He who has the bride

I will admit that I have a problem with jealousy. No, I don’t struggle a whole lot when I see someone else with a fancy new car or a shiny new boat. Sometimes, I get a tad jealous when people are toting new computers or gadgets, but even then, I certainly don’t lose a lot of sleep over it. But when I look at my friends and colleagues – especially people who graduated from Bible college with more or, worse, after me – who are now ministering in churches orders of magnitude larger than my own, I get jealous. I wish I had their larger flock, with its greater influence and prestige and (yes) income. But really, income is a distant, secondary thing. I wish I was “the man” at the biggest, hottest church in town. I don’t think I’m alone there, but it is nevertheless a problem that I have. And so, when I come in my study of joy to John the Baptist’s words in John 3, I am struck by his apparent lack of any jealousy whatsoever.

Now, I realize that John wasn’t exactly competing with another pastor down the street or in the next town or anything like that. But I still think he would have readily understood the jealousy that I struggle with. You see, as Jesus’ ministry seemed to be rocketing Him to prominence, suddenly, all that John had said and done, the stuff that he was still saying and doing, and even the thousands he had baptized and other phenomenal results he had seen suddenly seemed to be falling meteorically into obscurity.

If I had been in John’s shoes, I would have been jealous. I mean, John was far from chopped liver. He had upon him the spirit of Elijah. He was a prophet of God, sent to herald the arrival of the Messiah. And yet, ever since that day that Jesus had come to be baptized by him in the Jordan, and he had pronounced explicitly that He was the Lamb of God and Savior of the world, John’s ministry and John himself had been being eclipsed by Jesus’.

As I said, I would have been jealous.

But in John 3:29, John rejected that when, after a couple of his remaining followers – most, like Andrew, had gone to follow Jesus – came and lamented the disappearance of the crowds, he said, “He who has the bride is the groom. But the groom’s friend, who stands by and listens for him, rejoices greatly at the groom’s voice. So this joy of mine is complete.”

A couple of things strike me about this. The first is that John realized that he was not the groom. Jesus was. And it was now Jesus’ time to shine. I will admit, here and now, that I have a hard time with this. I wonder if my time is coming. I wonder if my time has come, and I just missed it. I wonder if… But I need to hear John’s words. Because whether the person down the street is another pastor or Jesus Himself, this truth remains: I’m not the groom. The Church belongs to Jesus. She is His bride. And regardless of who the undershepherd is that gets the spotlight for the moment, that truth remains. He or she is not the groom, either. He or she doesn’t get to keep that congregation any more than I do. Regardless of how much we love our churches, we will (hopefully) both surrender them, willingly and joyfully, when He arrives to claim them. So I don’t really have any right to be jealous of that other pastor over there.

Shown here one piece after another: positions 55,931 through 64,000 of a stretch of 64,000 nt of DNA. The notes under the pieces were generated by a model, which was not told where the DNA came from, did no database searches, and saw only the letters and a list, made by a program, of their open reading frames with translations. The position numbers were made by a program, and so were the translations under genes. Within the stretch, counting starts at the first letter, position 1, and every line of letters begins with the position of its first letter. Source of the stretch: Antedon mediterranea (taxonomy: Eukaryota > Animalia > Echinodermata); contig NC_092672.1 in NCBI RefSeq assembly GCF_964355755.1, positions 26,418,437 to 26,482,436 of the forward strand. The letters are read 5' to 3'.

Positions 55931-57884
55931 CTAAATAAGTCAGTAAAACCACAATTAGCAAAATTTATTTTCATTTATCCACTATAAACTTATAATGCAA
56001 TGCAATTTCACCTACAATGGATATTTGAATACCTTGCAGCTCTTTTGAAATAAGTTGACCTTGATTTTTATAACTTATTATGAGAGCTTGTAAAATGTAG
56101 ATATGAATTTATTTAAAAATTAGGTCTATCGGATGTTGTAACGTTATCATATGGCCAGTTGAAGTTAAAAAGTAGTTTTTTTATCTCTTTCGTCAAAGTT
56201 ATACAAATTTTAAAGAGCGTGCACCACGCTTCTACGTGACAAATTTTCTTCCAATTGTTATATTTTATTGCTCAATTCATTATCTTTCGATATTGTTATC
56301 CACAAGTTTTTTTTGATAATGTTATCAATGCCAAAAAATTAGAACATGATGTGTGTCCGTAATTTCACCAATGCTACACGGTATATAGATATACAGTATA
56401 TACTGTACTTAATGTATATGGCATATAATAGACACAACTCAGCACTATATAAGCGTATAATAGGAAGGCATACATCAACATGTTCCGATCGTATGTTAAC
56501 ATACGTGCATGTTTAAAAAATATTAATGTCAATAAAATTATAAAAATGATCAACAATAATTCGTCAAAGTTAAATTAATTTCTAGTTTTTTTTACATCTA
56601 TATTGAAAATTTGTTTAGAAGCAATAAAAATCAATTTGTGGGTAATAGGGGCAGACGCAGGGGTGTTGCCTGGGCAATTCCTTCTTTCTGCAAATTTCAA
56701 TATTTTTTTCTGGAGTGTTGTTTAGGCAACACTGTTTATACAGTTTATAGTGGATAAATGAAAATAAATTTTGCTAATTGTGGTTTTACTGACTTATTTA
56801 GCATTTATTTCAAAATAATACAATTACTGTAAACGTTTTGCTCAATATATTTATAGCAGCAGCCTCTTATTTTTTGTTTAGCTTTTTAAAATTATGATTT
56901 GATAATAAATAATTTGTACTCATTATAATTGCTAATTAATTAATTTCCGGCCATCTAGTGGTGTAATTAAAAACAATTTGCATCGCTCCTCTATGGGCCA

And the second thing is that, even as Jesus’ ministry escalated and John’s ministry declined, John declared, “This joy of mine is complete.” Wait a second. This joy… of mine… is complete? John is saying he actually took joy from seeing Jesus rise and his own corresponding fall. He owned that joy as his own. And it wasn’t just a little joy, but complete joy. In other words, I not only have no right to be jealous of other pastors, but I should actually take joy in their successful ministry!

Frustratingly, while I readily agree with this intellectually, I still have a hard time actually doing it. I suppose because I continue to have a self-centered perspective when John and Jesus both had Kingdom-centered perspectives. I hope someday to be over that, but if I had to guess, I would say that it will probably always be rather like alcoholism. I.e., I may have victory over it, but it may still present a temptation. At any rate, it’s something to work on.


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